OKLAHOMA CITY — Gov. Kevin Stitt is being asked to rescind his call for a day of prayer and fasting on Thursday for those impacted by COVID-19.
In a Tuesday letter to Stitt, the Freedom from Religion Foundation said the governor should not use his office and state resources to promote his personal religious beliefs.
Meanwhile, a senior minister from Tulsa’s All Souls Unitarian Church took the governor to task for calling for prayer instead of enacting a mask mandate.
Stitt on Monday issued a proclamation asking Oklahomans of all faiths and backgrounds to join him in prayer and fasting for those impacted by COVID-19. He proclaimed Thursday as an “Oklahoma Day of Prayer and Fasting.”
The Freedom from Religion Foundation asked the governor to refrain from ineffective and exclusionary proclamations and asked him to take meaningful actions.
“Using state resources and the power of your office to ask citizens to pray and fast is a misuse of your civil and secular authority,” the group’s letter said. “Instead you should be instructing Oklahomans to stay at home, engage in social distancing, wear masks and take other recommended precautions.”
Stitt has urged Oklahomans to socially distance, wash their hands and wear masks.
The letter said Stitt has failed to issue mandates on social distancing and mask wearing. The governor has said he didn’t believe a statewide mask mandate could be enforced.
“It is more than ironic that as head executive of your state you misguidedly feel you have the right in our secular nation to direct citizens to ‘unite in prayer’ over the pandemic, yet eschew directing them to follow science by taking basic secular precautions to prevent the spread of COVID-19,” the letter said.
The letter was signed by Annie Laurie Gaylor and Dan Barker, co-presidents of the Freedom from Religion Foundation.
A spokeswoman for Stitt reiterated the governor’s call for state residents to join him in prayer and fasting on Thursday for those impacted by COVID-19.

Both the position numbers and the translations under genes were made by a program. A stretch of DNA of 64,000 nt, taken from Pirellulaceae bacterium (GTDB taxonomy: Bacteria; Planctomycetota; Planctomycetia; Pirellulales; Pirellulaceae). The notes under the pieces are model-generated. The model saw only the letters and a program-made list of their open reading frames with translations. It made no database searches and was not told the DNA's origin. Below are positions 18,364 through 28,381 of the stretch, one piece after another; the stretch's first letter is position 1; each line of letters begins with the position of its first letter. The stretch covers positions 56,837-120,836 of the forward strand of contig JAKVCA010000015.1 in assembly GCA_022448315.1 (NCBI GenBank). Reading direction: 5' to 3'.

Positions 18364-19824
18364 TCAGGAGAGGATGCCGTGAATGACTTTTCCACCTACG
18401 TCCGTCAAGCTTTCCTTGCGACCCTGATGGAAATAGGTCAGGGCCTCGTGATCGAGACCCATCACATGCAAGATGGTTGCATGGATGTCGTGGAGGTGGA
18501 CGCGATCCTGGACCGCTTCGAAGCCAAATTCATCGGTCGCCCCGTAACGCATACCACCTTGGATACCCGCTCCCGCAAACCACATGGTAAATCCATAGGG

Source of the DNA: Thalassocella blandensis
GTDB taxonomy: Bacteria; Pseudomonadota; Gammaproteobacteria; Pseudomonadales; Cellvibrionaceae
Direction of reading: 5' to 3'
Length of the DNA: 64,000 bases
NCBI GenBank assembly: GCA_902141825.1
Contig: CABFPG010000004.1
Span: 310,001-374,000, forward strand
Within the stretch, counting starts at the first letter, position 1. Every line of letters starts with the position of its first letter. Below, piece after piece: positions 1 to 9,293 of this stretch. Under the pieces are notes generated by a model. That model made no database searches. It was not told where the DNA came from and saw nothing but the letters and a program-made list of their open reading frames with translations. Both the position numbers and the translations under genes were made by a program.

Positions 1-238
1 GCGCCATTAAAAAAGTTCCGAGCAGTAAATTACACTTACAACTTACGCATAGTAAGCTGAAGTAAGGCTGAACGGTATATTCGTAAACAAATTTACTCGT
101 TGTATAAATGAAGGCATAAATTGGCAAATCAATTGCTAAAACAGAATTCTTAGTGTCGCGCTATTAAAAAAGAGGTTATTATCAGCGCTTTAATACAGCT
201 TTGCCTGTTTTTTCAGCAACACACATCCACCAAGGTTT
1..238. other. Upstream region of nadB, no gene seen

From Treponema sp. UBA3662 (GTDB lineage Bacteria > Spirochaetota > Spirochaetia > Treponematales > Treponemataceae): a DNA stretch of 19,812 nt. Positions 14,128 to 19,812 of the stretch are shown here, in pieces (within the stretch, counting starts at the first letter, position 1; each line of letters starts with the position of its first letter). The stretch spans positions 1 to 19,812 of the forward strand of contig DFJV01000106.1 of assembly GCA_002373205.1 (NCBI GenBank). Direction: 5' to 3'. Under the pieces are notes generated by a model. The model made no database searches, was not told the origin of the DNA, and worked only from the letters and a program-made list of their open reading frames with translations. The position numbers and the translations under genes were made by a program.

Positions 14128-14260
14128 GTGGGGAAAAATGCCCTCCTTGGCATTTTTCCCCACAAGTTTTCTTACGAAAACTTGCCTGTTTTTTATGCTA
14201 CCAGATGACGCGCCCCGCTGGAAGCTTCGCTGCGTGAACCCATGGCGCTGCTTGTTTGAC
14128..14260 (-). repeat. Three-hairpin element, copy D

“Oklahomans have always rallied around community, prayer and faith during trials and seasons of uncertainty,” said Baylee Lakey, a Stitt spokeswoman. “While an out-of-state organization works to diminish the religious viewpoints held by Oklahomans, our leaders and frontline workers continue to fight this historic pandemic and support our people.”
The Rev. Dr. Marlin Lavanhar, a senior minister at All Souls Unitarian, said he believes in the importance of prayer but also in taking action.
“America is facing the largest health crisis in living history and there is overwhelming evidence that wearing masks saves lives,” Lavanhar said in a statement provided to the Tulsa World. “I will be praying that the governor has the good sense to finally listen to the scientists and enact a mask mandate in our state.”
Lavanhar noted that Americans have a duty to protect each other’s right to life.
“By taking his position not to enact a mandate the governor is not so much standing on principle as he is standing on people’s graves ... ,” Lavanhar said. “Democratic and Republican governors across the nation have enacted masks mandates. Saving lives is a bipartisan issue.”
The minister also said that many Oklahomans currently were “fasting” because of food insecurity during the pandemic.
“The religious community is working to feed people and is praying every day,” he said. “No one is keeping people from praying and fasting right now. What we could use from our Governor are tangible actions that protect the lives of the people he serves. Let’s pray he will do more than ask us to pray.”